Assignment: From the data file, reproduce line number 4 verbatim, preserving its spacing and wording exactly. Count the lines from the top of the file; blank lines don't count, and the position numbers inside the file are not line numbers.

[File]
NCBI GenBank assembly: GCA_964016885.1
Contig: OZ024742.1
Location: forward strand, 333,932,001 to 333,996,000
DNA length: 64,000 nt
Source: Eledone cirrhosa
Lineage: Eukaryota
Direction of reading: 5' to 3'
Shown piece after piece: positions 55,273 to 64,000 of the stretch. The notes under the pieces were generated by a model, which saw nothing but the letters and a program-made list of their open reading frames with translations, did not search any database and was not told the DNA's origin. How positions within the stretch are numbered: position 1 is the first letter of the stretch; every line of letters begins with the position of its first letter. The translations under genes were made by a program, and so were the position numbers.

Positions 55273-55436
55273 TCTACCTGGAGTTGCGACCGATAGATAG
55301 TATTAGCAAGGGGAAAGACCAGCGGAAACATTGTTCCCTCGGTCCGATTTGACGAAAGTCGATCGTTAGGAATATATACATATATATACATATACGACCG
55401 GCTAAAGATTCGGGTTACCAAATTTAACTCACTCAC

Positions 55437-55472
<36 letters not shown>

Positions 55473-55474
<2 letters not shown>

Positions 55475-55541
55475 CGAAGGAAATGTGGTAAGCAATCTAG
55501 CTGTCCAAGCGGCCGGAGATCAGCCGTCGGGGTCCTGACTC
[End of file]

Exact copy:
DNA length: 64,000 nt